Remembering lives lost in shooting
In victims’ stories, an array of talents and personalities
The stories of those killed at a bar in suburban Los Angeles show an array of talents and personalities.
THOUSAND OAKS, Calif. — One was a veteran police officer who didn’t hesitate to run toward danger. Another had survived the deadliest mass shooting in modern U.S. history. Others were an “extremely nice” busboy and a Marine veteran who dedicated his life to service, including helping other veterans adjust to civilian life.
The stories of the victims killed in a shooting at a country music bar in suburban Los Angeles on Wednesday night are just starting to emerge.
Among the dozen lost, but not included here, are Blake Dingman, 21, Jake Dunham, 21, and Kristina Morisette, 20.
Ron Helus, a Ventura County sheriff’s sergeant, was talking to his wife when calls started coming in about a shooting at the Borderline Bar and Grill.
“Hey, I got to go handle a call. I love you. I’ll talk to you later,” he told her, according to Sheriff Geoff Dean.
It was the last time she would talk to her husband.
Helus rushed toward the shooting and immediately exchanged fire with the shooter inside the bar, Dean said. Helus was hit multiple times and died at a hospital.
Sgt. Eric Buschow, who said Helus was a friend, described him as a “cop’s cop.”
Helus took up fly fishing a few years ago and loved pursuing the hobby in the Sierra Nevada with his grown son, Buschow said.
Cody Coffman, who had just turned 22, was talking with Army recruiters and preparing to fulfill his dream of serving his country, said his father, Jason Coffman, who wept as he told reporters his firstborn son was among the victims.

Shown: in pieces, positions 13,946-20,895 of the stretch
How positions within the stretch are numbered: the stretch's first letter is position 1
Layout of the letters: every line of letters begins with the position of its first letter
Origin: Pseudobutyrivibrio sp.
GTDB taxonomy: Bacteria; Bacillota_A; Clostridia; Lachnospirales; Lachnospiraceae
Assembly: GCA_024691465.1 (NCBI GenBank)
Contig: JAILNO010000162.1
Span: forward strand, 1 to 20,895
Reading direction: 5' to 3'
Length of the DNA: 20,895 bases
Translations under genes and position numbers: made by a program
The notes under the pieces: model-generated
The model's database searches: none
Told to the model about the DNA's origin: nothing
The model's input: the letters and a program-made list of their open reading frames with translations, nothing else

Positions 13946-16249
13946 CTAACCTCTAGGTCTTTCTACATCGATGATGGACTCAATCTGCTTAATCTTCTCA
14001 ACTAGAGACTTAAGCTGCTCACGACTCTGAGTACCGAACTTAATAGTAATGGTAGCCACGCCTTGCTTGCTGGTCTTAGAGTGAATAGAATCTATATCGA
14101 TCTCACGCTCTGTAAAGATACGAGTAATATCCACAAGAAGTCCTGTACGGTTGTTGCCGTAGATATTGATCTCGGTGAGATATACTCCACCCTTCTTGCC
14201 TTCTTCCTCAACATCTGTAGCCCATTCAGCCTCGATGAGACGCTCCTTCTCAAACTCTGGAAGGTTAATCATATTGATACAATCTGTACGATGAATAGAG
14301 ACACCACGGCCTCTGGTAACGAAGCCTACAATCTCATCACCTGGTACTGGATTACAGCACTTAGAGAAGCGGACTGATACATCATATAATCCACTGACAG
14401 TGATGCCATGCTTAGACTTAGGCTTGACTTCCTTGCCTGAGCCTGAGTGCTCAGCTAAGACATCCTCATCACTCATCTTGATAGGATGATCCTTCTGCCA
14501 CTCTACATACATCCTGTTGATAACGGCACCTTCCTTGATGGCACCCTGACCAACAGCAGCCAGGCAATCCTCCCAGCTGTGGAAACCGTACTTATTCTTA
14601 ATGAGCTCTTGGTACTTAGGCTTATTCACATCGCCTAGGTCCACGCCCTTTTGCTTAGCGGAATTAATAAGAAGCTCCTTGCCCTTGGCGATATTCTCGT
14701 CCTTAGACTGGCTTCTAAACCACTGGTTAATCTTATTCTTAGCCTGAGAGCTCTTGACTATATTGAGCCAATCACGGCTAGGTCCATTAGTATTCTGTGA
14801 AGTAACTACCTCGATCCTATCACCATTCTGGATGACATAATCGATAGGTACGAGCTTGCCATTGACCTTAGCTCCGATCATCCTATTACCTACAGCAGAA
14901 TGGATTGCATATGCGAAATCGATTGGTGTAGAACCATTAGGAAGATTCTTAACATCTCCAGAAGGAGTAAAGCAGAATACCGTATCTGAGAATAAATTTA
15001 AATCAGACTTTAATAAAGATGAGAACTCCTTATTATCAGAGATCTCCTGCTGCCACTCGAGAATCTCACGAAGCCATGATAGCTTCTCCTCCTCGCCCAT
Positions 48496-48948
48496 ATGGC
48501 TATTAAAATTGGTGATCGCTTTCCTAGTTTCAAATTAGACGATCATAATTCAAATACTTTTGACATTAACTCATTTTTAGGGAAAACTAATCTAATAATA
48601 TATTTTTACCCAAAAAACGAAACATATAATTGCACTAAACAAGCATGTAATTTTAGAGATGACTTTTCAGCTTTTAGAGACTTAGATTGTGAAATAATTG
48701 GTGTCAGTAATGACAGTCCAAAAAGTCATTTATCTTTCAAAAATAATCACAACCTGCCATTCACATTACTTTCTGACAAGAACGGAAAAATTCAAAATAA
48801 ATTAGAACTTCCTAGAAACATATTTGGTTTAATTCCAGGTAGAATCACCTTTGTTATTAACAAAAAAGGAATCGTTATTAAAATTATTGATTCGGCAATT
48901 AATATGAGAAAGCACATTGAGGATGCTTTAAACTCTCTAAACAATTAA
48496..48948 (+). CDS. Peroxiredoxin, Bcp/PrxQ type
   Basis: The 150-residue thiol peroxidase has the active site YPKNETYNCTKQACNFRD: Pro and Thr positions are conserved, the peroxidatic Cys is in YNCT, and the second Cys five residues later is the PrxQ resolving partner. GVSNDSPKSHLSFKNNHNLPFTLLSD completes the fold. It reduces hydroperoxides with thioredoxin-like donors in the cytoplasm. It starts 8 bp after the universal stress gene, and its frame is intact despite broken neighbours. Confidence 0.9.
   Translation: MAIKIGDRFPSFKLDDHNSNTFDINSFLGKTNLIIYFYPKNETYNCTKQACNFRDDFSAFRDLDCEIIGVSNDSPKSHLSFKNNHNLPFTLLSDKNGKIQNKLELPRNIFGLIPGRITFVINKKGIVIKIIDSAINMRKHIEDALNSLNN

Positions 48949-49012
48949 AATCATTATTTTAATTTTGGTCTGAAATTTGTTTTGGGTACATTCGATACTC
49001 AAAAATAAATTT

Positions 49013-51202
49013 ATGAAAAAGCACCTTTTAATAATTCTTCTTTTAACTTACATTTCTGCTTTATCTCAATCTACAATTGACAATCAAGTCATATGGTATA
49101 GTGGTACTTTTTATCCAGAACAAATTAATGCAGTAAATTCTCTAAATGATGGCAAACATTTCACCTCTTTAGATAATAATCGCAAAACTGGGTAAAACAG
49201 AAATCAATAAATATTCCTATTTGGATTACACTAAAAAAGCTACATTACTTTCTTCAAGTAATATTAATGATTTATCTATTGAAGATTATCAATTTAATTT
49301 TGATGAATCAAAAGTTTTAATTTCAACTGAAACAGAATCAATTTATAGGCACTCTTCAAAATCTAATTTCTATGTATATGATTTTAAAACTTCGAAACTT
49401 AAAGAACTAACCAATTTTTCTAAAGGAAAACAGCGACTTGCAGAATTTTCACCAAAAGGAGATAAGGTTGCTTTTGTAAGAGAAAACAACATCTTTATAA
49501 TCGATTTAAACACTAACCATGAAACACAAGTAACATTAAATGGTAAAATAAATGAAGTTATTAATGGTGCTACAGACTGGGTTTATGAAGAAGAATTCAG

Cody adored his siblings — three brothers between ages 6 and 9 — and he couldn’t wait for the birth of a sister, due Nov. 29, said Jason Coffman of Camarillo.
“Cody was the big brother that my kids need,” he said. “He was so excited to have his first sister and now she’ll never know. ”
He said his son was passionate about baseball, serving as an umpire for a youth league, and they went fishing together.
Justin Meek, a new graduate of California Lutheran University who majored in criminal justice, cared for children with special needs, performed as a singer and worked at the Borderline bar.
Since last summer, Meek, 23, had worked for Channel Island Social Services as a respite caregiver, supporting families with children with special needs, mostly developmental disabilities, CEO Sharon Francis said.
Meek also toured professionally as an a cappella singer, said family friend Patrick Ellis, who called Meek a talented musician, singer and athlete and a “fantastic human being.”
Meek worked at the bar with his sister and fellow Cal Lutheran student, Victoria Rose Meek, who survived, Ellis said.
Alaina Housley, 18, was a promising student at Pepperdine University with plans to study law, her family said.
Adam Housley, a former Fox News correspondent, and Tamera Mowry-Housley, an actress known for the
1990s TV series “Sister Sister,” said their niece was killed at the bar where she had gone line dancing with friends.